Using an A1C value to guide control in patients with type 2 diabetes is well known, but how do these longitudinal values relate to cardiovascular outcomes?
It is widely known that well-controlled diabetes, often indicated by a lower hemoglobin A1C, is associated with reduced microvascular complications such as nephropathy, retinopathy, and peripheral neuropathy. However, this same concept is not directly correlated with macrovascular complications such as myocardial infarction or ischemic stroke. Also, a previous study showed that lower A1C levels were associated with lower rates of cardiovascular mortality and myocardial infarction, but did not find significant decreases in cardiovascular endpoints with strict glucose control.
Furthermore, the Action to Control Cardiovascular Risk in Diabetes (ACCORD) trial had higher rates of cardiac mortality in the target group of A1C levels lower than six percent resulting in its premature halting of the study. Researchers were unable to explain the increased cardiovascular mortality of this trial. It is a suggested possibility that hypoglycemia contributed to this unfortunate incident because it is associated with elevated troponin levels. Additionally, chronic hyperglycemia may lead to vascular damage due to systemic inflammation modulated by reactive oxygen species and advanced glycation end products. Considering this information, it is safe to assume that patients with established coronary artery disease are particularly susceptible to poor glucose control, and there are not many well-conducted studies that have assessed hemoglobin A1C and coronary artery disease.
The purpose of this study was to assess whether hemoglobin A1C levels were associated with cardiovascular events in patients with diabetes and multivessel coronary artery disease. This was a retrospective study that included 888 patients with type 2 diabetes and multivessel coronary artery disease in the Medicine, Angioplasty, or Surgery Study (MASS). Patients were inclusive of this study if they had multivessel coronary artery disease, stable angina symptoms, or documented myocardial ischemia. Patients were excluded from this study if they had an ejection fraction of 35% or less at baseline, incomplete clinical data regarding cardiovascular outcomes, or lack of hemoglobin A1C measurements during follow-up.
For statistical analysis, researchers decided to report categorical variables as absolute numbers and percentages and continuous variables as means and standard deviations or as medians and ranges. When comparing categorical data, a Fischer exact test or X2 test was used, and continuous data used the Wilcoxon rank-sum test. Statistical significance was considered with a p-value of less than 0.05.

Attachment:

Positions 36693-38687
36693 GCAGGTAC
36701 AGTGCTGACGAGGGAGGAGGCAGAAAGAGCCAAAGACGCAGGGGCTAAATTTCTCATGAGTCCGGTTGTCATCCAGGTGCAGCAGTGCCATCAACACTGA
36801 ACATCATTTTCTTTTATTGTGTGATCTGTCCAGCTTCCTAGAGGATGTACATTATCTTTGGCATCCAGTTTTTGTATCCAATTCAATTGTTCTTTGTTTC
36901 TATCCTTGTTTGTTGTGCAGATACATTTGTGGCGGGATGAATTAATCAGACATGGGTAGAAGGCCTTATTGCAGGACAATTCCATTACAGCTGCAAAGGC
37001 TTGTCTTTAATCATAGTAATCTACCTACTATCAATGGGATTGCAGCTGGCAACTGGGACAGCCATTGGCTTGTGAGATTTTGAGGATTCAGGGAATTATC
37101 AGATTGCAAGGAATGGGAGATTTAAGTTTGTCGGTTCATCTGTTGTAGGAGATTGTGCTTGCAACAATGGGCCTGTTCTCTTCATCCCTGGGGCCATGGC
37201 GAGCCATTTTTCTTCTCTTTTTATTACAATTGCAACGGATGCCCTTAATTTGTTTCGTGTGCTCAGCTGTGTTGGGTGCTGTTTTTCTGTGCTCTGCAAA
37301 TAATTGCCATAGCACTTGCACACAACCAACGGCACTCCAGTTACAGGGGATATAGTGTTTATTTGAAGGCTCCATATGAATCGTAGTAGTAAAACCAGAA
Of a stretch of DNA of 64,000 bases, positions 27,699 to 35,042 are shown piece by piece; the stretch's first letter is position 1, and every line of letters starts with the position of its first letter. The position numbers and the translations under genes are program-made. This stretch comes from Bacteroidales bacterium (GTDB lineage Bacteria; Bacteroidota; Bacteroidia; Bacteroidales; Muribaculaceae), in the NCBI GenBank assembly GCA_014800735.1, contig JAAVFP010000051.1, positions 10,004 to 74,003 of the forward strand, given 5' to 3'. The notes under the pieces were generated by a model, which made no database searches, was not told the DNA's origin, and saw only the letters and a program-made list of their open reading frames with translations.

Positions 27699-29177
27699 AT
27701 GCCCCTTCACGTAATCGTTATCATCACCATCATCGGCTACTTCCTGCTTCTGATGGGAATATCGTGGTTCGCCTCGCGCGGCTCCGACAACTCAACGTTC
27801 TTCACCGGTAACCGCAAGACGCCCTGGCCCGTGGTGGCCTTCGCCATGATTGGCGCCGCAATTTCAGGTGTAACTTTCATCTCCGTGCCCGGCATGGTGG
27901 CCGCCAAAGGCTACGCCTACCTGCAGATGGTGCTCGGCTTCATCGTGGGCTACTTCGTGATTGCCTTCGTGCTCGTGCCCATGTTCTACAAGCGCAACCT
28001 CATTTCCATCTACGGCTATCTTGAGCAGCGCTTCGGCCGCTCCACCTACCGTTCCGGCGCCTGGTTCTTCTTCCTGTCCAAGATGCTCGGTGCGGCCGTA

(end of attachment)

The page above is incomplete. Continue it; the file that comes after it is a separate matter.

Researchers found that of the 888 patients eligible for this study, 140 had no hemoglobin A1C information during follow-up, 7 had incomplete clinical follow-up data, and 16 had an ejection fraction of 0.35 or less. This left the actual study population to decrease to 725 patients. With this final population, 262 patients were included in the endpoints of death, myocardial infarction, or ischemic stroke. There was a one-point increase that was observed in the longitudinal value of the A1C that was significantly associated with a 14% higher risk of the combined endpoint of all-cause mortality, myocardial infarction, and ischemic stroke in the unadjusted analysis with a p-value less than 0.002. When researchers adjusted for the baseline factors, a one-point increase was observed in the longitudinal value of the hemoglobin A1C that was associated with a 22% higher risk of the combined endpoint with a p-value of less than 0.001.
The limitations of this retrospective study are inclusive of the significant number of patients who were excluded from the trial due to missing data, as well as, the model used in this study to join information between longitudinal outcomes that isn‘t constant in time with the occurrence of time to event data. However, this study has shown that variations of hemoglobin A1C levels were independently associated with the development of major cardiovascular events in patients with type 2 diabetes and multivessel coronary artery disease during a long-term follow-up period. Researchers believe that hemoglobin A1C control influences both microvascular and macrovascular complications. These findings warrant further investigation into this matter, especially considering the limitations this study has.
- Higher hemoglobin A1C levels are associated with cardiovascular events in patients with diabetes and multivessel coronary artery disease.
- An increased hemoglobin A1C was associated with the endpoints of death, myocardial infarction, or ischemic stroke.
- Limitations of this study, excluding a significant number of participants, warrant further investigation.
Rezende PC, Hlatky MA, Hueb W, et al. Association of Longitudinal Values of Glycated Hemoglobin With Cardiovascular Events in Patients With Type 2 Diabetes and Multivessel Coronary Artery Disease. JAMA Netw Open. 2020;3(1):e1919666. doi:10.1001/jamanetworkopen.2019.19666
Deonna Andrews, PharmD Candidate 2020 of Florida Agricultural & Mechanical University College of Pharmacy and Pharmaceutical Sciences